You read that right - someone is apparently suing Twitter because it lets celebs interact online. The popular micro-blogging service partly owes its popularity to celebrities like P Diddy, Ellen Degeneres, 50 Cent, Ashton Kutcher and Demi Moore who command millions of Twitter followers. It's exactly this aspect of the service that's now under fire from little-known VS Technologies, LLC that doesn't even have a website. This company apparently holds rights to a 2002 patent entitled "Method and system for creating an interactive virtual community of famous people" and they're seeking an unspecified amount of damages to be paid that "cannot be less than would constitute a reasonable royalty for the use of the patented technology, together with interest and costs as fixed by this Court," as they've put it.
The patent in question, filed with the US Patent & Trademark Office under patent number 6,408,309. reads:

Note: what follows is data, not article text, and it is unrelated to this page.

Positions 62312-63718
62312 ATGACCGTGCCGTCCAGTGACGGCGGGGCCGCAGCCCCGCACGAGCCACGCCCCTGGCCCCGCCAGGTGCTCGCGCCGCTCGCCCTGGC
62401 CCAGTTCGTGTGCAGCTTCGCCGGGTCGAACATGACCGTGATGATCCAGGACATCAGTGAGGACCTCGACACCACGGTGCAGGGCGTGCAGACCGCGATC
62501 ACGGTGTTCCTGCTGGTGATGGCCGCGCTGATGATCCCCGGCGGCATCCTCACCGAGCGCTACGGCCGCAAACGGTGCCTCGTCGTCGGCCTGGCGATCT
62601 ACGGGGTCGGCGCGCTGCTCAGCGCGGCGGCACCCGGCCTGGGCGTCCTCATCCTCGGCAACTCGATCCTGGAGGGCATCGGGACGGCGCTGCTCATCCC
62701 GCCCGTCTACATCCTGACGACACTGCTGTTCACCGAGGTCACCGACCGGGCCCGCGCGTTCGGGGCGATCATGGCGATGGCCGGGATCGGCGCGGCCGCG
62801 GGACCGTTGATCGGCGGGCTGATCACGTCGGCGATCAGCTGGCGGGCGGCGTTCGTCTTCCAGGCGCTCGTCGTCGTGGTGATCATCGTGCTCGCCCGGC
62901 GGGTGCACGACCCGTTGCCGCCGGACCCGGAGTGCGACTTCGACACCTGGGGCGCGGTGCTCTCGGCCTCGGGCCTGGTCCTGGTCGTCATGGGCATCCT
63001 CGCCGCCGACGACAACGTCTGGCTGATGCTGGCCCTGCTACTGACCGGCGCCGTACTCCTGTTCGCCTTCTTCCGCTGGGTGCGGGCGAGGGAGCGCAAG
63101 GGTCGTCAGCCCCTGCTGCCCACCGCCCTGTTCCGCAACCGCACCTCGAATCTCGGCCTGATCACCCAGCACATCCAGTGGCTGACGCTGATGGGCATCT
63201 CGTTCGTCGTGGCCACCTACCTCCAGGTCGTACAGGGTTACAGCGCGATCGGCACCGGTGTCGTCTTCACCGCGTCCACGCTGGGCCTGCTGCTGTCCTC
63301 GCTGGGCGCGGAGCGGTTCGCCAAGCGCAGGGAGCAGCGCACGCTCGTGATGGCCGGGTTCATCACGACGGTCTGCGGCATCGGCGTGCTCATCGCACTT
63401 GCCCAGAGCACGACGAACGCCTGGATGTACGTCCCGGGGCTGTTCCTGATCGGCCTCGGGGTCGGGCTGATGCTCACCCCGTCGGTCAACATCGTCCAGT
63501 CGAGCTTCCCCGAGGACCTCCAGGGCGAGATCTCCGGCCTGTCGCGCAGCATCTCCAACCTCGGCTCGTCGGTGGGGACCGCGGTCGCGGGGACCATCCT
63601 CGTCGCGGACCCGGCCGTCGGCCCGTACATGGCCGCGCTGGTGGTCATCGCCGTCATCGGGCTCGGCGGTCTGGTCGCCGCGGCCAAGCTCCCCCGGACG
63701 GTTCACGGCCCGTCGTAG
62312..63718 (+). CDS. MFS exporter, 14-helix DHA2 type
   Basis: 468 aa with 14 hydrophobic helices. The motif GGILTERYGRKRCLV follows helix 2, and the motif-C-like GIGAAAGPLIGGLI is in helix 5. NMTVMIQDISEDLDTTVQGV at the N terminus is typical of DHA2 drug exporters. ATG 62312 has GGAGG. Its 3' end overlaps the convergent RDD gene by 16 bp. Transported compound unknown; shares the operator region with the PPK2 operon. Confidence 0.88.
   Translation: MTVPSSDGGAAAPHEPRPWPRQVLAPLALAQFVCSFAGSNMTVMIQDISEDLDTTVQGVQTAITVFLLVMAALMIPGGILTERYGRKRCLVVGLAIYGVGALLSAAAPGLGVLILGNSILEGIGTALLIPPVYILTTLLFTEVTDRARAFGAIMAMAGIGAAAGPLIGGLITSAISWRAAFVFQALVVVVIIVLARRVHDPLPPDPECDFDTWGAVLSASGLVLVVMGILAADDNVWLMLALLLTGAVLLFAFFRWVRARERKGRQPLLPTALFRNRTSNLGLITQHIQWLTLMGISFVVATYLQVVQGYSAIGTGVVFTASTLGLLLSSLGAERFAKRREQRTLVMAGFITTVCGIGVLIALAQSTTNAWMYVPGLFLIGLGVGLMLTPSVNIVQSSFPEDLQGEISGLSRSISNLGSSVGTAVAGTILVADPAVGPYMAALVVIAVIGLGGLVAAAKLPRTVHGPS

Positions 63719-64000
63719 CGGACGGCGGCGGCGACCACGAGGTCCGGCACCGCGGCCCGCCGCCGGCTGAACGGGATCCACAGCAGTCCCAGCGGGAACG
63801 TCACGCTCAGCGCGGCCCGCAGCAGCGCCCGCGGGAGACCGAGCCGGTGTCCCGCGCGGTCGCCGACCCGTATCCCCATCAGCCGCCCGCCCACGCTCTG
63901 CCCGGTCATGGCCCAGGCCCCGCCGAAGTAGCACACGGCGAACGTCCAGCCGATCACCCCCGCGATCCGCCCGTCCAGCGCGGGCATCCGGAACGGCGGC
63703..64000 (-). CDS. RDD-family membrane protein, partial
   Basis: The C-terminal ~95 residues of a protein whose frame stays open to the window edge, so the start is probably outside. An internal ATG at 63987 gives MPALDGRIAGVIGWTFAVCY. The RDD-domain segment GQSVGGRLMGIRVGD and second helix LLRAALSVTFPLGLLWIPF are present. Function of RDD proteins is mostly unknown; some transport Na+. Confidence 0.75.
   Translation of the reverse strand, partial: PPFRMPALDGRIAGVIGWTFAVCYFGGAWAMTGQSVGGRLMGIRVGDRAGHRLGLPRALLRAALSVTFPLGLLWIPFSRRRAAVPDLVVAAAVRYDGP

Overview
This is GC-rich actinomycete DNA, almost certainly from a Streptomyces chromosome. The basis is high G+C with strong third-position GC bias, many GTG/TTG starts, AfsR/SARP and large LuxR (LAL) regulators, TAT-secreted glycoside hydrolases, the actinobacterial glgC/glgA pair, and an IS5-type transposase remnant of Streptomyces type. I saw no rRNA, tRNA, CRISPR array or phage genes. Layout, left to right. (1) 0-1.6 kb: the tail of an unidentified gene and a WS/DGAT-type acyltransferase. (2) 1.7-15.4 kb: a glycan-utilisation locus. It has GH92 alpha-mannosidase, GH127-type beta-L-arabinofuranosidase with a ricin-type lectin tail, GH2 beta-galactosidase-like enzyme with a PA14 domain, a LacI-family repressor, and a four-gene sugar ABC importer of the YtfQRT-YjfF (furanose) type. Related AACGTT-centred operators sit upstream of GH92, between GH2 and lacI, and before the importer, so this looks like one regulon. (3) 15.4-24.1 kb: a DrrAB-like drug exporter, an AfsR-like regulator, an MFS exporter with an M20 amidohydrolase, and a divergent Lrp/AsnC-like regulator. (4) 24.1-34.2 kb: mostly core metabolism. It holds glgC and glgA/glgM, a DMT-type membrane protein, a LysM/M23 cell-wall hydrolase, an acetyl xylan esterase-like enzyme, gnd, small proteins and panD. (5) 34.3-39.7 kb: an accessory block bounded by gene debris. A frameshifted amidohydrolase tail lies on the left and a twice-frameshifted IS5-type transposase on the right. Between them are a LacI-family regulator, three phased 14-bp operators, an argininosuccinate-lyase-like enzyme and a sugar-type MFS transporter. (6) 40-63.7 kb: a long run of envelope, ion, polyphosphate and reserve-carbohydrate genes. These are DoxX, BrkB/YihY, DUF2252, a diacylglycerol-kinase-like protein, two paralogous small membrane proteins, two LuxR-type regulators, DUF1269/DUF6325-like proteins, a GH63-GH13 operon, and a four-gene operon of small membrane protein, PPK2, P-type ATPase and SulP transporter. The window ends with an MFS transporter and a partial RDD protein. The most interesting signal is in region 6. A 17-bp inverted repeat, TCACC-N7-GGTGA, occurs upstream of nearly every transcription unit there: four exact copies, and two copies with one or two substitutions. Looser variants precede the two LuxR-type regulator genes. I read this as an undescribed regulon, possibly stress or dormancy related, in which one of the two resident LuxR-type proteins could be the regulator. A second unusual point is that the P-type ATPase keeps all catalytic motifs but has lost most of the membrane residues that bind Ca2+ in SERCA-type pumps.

As it pertains to this lawsuit, very generally speaking, the '309 Patent discloses methods and systems for creating interactive, virtual communities of people in various fields of endeavor wherein each community member has an interactive, personal profile containing information about that member.
It doesn't come as a surprise that in a sue-happy nation like ours people imagine ridiculous reasons meant to extort cold hard cash from successful companies like Twitter. Celebs on Twitter? Sue-worthy. Facebook chat? Hell, yes. The iPhone home button? Sue the hell out of them!
Patents exist to protect intellectual property. That said, patent trolls are too often allowed to take advantage of the system in order to basically blackmail successful American companies. It's clear that our judicial system and patent laws need a thorough change - and for the better.